Social distancing on school buses a challenge

Muskogee Public Schools Transportation Director Brad Smythe adjusts a face shield for bus monitor Debbie Edwards. Monitors on special needs buses will wear face shields this school year.

Muskogee Public Schools bus monitor Debbie Edwards will be smiling through her face shield when special education students ride the bus this year.

Face mask or face shield requirements are among several pandemic-related changes MPS bus riders will encounter when school starts on Monday.

MPS Transportation Director Brad Smythe said 55 percent of MPS students, about 2,900, ride the bus each day, a greater percentage than many other districts.

This year’s number might be lower because 1,500 students are enrolled in MPS E-Learning Academy, said MPS Marketing and Communications Director Steve Braun.

Smythe said MPS had looked for ways to reconfigure bus routes to allow more social distancing.

“There was just not a way to do that and make the times work,” he said, adding that in most cases, buses and routes will be the same as last year.

All children above second grade must wear a mask, Smythe said. Younger children will be encouraged to wear masks. 

MPS bought face shields for bus monitors on special needs buses, Smythe said. 

“The bus monitor, who does most of the interaction with those special needs children, will be wearing a shield, so the children can see their smile, and they will feel more comfortable with that person,” Smythe said.

Bus drivers, who will wear masks, have been taught to wave or make other friendly gestures as younger children board the bus.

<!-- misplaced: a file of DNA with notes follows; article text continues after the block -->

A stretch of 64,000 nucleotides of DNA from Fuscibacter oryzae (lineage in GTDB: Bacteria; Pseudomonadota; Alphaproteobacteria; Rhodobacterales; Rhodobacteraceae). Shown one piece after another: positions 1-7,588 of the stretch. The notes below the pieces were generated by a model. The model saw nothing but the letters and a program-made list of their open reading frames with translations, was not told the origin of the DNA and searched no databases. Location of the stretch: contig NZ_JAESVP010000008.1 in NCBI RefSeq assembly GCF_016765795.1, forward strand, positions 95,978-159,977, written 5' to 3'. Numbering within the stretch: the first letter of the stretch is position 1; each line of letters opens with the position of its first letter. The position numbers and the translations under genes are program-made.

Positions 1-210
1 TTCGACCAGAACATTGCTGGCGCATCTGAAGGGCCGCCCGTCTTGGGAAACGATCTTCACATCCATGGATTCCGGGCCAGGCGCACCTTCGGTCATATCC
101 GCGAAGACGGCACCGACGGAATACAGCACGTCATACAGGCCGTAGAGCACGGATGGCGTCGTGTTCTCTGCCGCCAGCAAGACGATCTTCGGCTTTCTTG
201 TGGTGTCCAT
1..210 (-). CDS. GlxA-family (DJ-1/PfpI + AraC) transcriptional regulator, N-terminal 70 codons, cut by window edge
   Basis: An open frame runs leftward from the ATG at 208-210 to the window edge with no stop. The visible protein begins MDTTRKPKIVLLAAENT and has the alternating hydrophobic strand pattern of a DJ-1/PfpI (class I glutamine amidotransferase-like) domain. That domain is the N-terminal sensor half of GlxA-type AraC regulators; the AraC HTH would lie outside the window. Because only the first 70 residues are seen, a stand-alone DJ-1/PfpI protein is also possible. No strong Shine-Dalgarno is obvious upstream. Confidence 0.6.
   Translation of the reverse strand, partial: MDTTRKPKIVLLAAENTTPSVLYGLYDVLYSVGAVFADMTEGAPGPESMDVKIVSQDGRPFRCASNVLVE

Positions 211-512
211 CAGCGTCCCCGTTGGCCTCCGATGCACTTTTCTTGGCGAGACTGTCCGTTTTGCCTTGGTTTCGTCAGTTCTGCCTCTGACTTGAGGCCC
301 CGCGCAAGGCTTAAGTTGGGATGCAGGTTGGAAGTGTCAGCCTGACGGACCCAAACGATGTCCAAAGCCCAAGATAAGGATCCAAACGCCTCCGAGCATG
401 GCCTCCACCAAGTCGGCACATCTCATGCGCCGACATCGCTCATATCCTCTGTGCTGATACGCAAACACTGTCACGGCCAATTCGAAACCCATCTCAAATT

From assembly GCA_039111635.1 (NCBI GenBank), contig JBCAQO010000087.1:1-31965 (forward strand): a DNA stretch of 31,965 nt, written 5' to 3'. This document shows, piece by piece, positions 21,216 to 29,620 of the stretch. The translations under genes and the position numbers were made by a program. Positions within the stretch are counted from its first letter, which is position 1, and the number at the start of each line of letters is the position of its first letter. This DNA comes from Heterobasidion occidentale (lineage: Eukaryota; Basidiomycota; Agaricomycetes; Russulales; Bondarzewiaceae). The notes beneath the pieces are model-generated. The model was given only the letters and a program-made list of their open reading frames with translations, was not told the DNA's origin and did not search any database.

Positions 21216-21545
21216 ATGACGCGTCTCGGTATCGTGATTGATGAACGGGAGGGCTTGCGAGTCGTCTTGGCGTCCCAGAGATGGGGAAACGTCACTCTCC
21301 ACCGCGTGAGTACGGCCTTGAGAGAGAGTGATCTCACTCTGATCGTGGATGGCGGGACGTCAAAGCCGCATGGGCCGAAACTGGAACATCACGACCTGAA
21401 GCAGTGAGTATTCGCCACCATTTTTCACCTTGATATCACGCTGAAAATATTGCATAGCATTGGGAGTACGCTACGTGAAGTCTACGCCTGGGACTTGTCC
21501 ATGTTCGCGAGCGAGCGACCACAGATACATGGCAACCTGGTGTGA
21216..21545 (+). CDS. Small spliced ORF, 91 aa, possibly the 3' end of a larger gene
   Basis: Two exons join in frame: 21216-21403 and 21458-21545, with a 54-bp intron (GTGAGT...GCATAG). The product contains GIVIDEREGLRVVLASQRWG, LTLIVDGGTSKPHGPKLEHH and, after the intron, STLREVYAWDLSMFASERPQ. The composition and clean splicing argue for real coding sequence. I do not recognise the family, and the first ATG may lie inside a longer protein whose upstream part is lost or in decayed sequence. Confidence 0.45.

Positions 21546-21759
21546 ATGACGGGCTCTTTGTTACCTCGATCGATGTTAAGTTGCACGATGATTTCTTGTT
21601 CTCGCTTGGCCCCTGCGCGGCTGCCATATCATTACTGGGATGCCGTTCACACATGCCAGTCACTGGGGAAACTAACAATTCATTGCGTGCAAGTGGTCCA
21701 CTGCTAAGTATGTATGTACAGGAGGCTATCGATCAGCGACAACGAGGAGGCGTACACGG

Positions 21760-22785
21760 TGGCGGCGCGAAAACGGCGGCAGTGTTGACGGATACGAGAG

Social distancing on school buses a challenge

Muskogee Public Schools special needs bus monitor Debbie Edwards peers through a face shield, like one she will wear this year on the bus. 

“A kindergartner or a first-grader, subconsciously, you’re looking for a smiling face, and now they have this... “ Smythe said as he held up a face mask. “We want to try to get kids to understand we’re being friendly.”

Early Childhood Center bus riders will be encouraged to wear masks, but not required, Smythe said. He said bus drivers have been encouraging ECC parents to show their children how to wear masks and to get them used to wearing masks.

Disposable masks will be on buses in case a child forgets.

Windows on all buses will be kept down to encourage fresh air circulation, Smythe said.

“We trained our bus drivers to drive a little bit differently,” he said. “To try to avoid as much stopping as we can to keep that circulation every day.”

All school buses will have bottles of hand sanitizer, and all buses will be sprayed down and sanitized after each route, he said. 

Buses will be loaded from the back to the front, and unloaded from the front to the back to limit exposure to other people, Smythe said.

Social distancing might be possible in some instances, such as with athletic teams, Smythe said.

“They could sit every other seat,” he said. “Where we can do that, we’re asking coaches to do it.”

Seven new school buses are to arrive at the district in October, Smythe said. The district bought four 84-passenger buses before the COVID-19 pandemic hit. 

“Last year really stressed us on overloaded buses,” he said. “What happens when buses get full is we have to take stops off of one and put them on the other, causing longer delays on where kids want to go.”

The district later bought three 72-passenger buses through COVID-19 CARES Act funds.

Smythe said that, until the buses arrive, “we’re going to have to double up on some routes.”

“Part of that problem is that we don’t have enough bus drivers,” he said. “And that is a national problem.”

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